Low-level COVID jurisdictions risk becoming sanitary dictatorships
VANCOUVER, British Columbia – Here on far-left coast of Canada, there haven’t been any deaths attributed to COVID-19 since June 5, at the time of this writing. Yet, while hard-hit countries like France are now almost entirely back to normal, despite a couple of dozen COVID deaths per day, places like this westernmost province of Canada, which was mostly spared, are plagued with officials who have clearly not developed the resilience, borne of real crisis, to confidently return to normal despite the relatively low risk of doing so. Instead, officials here are still pretending to be stage managing a nonexistent crisis, while talking about its potential to arrive any time now.
The goal of “flattening the curve” has never been to have no new cases. That’s an absurd concept, as no disease has a zero-infection rate, yet it seems to be the objective now in places like this one that were minimally impacted. More people kill themselves in any given year here than have died of COVID. The record high number of 170 illicit drug overdoses in this Canadian province last month alone is greater than all COVID deaths combined. In total, there have been 168 deaths from the disease here since counting began. Four sufferers are currently in intensive care.
Arriving from France – a country where there are still between 20 and 30 COVID deaths every day, over 800 cases in intensive care, and over 29,000 deaths — the restrictions here are jarringly disproportionate to the impact of the virus in that any limitations still exist at all. Even more shocking is the complacency of the average citizen toward them. It might have something to do with the fact that the Canadian federal government is paying people not to work for the duration of the virus panic, to the tune of $2,000 per month for up to four months – a measure that could be extended.
Like in much of Canada and elsewhere in the world, COVID deaths are overwhelmingly among the elderly in care homes, but officials have people brainwashed to think that it’s just as bad everywhere.
Many of us who were subjected to the two-month draconian lockdown in France, including government authorization to even emerge from your apartment, pushed back rhetorically on the government’s handling of the crisis. French intelligence even detected the undercurrent and issued a memo one week into the lockdown raising the fear of post-lockdown radicalization of social movements.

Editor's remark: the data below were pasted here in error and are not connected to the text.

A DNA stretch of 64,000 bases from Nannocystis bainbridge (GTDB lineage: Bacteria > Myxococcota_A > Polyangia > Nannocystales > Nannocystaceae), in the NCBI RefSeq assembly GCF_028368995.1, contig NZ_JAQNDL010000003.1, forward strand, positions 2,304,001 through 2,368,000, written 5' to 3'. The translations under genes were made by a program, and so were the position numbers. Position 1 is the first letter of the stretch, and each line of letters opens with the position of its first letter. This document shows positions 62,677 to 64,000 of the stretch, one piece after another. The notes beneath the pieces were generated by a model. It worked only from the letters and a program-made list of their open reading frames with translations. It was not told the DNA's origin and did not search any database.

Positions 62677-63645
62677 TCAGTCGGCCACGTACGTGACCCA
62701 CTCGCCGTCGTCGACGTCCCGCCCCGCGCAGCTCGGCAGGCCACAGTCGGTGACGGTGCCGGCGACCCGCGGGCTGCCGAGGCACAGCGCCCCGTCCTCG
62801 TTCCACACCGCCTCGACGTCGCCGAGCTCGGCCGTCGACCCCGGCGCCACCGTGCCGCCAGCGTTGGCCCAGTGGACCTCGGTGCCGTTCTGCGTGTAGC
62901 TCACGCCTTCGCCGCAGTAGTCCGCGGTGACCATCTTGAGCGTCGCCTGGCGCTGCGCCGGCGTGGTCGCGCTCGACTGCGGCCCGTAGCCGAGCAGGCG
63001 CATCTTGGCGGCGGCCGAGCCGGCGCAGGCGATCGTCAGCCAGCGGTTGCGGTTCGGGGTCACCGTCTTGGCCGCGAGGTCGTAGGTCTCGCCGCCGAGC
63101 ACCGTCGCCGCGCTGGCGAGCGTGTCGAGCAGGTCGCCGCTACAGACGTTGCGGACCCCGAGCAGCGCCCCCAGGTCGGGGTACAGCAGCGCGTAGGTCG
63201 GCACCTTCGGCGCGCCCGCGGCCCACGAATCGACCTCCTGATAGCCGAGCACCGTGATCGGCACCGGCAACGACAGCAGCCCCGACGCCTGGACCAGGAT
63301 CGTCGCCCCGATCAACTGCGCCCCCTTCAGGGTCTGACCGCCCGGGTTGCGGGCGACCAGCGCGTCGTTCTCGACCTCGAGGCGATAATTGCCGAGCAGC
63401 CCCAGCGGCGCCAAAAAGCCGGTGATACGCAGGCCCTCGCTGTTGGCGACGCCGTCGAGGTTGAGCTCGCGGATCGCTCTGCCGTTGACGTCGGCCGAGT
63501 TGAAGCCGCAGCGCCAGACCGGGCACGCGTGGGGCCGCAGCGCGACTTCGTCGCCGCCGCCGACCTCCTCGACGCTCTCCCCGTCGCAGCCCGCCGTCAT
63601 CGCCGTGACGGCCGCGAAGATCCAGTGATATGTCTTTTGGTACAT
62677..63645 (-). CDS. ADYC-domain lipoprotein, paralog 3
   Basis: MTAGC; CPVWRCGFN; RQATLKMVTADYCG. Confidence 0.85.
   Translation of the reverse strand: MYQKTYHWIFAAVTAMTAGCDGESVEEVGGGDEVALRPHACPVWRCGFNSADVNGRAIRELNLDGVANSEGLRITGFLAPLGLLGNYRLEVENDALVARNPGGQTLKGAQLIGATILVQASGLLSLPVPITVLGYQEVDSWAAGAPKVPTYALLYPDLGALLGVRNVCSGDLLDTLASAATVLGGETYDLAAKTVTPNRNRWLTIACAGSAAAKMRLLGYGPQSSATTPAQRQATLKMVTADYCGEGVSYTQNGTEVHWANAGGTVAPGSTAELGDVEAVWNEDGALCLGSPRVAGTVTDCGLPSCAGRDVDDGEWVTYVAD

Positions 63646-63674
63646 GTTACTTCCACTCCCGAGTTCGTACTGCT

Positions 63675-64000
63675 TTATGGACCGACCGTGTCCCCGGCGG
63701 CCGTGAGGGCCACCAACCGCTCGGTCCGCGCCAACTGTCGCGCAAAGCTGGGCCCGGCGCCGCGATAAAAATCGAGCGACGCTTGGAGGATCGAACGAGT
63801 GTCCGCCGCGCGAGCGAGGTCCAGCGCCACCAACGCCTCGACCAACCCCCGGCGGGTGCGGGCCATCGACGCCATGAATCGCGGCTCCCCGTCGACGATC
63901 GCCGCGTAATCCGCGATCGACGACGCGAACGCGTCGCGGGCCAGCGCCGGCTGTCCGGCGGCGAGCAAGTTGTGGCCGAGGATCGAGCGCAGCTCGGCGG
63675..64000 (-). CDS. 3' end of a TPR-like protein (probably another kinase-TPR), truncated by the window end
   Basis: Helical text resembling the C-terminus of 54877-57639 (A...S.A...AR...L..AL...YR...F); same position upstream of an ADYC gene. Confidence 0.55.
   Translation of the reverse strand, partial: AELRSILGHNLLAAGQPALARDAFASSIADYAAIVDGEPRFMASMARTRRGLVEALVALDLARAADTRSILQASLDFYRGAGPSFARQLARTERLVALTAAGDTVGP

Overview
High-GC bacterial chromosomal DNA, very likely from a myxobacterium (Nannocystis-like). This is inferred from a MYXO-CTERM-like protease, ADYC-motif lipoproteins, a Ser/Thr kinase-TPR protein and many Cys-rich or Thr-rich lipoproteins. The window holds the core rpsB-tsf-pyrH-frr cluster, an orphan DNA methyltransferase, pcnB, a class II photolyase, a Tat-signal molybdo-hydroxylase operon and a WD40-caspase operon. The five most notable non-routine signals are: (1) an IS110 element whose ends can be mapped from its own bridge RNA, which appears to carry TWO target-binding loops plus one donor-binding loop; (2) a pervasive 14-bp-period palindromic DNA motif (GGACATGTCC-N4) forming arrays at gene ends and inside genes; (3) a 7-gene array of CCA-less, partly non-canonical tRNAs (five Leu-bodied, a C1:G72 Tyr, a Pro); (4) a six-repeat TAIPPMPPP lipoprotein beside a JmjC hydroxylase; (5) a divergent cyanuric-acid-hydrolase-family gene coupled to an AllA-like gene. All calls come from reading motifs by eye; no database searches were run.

Fear of revolt pressured the government to answer the call and shore up its resources so that it could contend with any potential resurgence of the virus without having to send us back into a general lockdown. Today, France is more confident and resilient than places like British Columbia and New Zealand, which are touted for having zero deaths – and which now can’t seem to accept anything less. Both seemingly willing to sacrifice the day-to-day lives of an entire population out of fear that even one person may die. They’ve backed themselves into a bubble that can’t be maintained forever.
By contrast, French President Emmanuel Macron expedited the country’s unlocking back to near-normal last Sunday, after health experts had warned that an unlocking that was too slow now risked being more harmful than any potential health risk associated with it.
Today, French people are now freer than many Canadians because of citizens who pushed back against encroaching sanitary fascism. And France is barely any worse off now in terms of current COVID deaths, which have now plummeted everywhere in the developed world.
Here, elected officials are taking a visible back seat to public health officials, who are still give daily press conferences announcing no deaths — but with a warning that the situation risks changing. Yeah, and a giant earthquake also might cause the whole place to crumble into the Pacific Ocean tomorrow. People can’t be forced to stop living their lives for fear of risk.
It’s time for the technocrats to fade back into the background and for elected officials to do their jobs and open the place back up, already. The excuse given for why people are limited to short appointments for the gym or swimming pool, but are permitted to gather to protest en masse, is that neighboring regions have more infections. So what? The death rate isn’t a problem anymore, so it’s time to get back to normal. Not the Orwellian “new normal” nonsense — but the old normal.
The whole idea of restrictions was to make sure that people could get an intensive care bed if they needed one. Every country on earth has now had more than three months to ensure that standard. It’s time to fully transfer risk management over to the citizens to make their own decisions about how to live their lives.
(Rachel Marsden is a columnist, political strategist and host of an independently produced French-language program that airs on Sputnik France. Her website can be found at http://www.rachelmarsden.com.)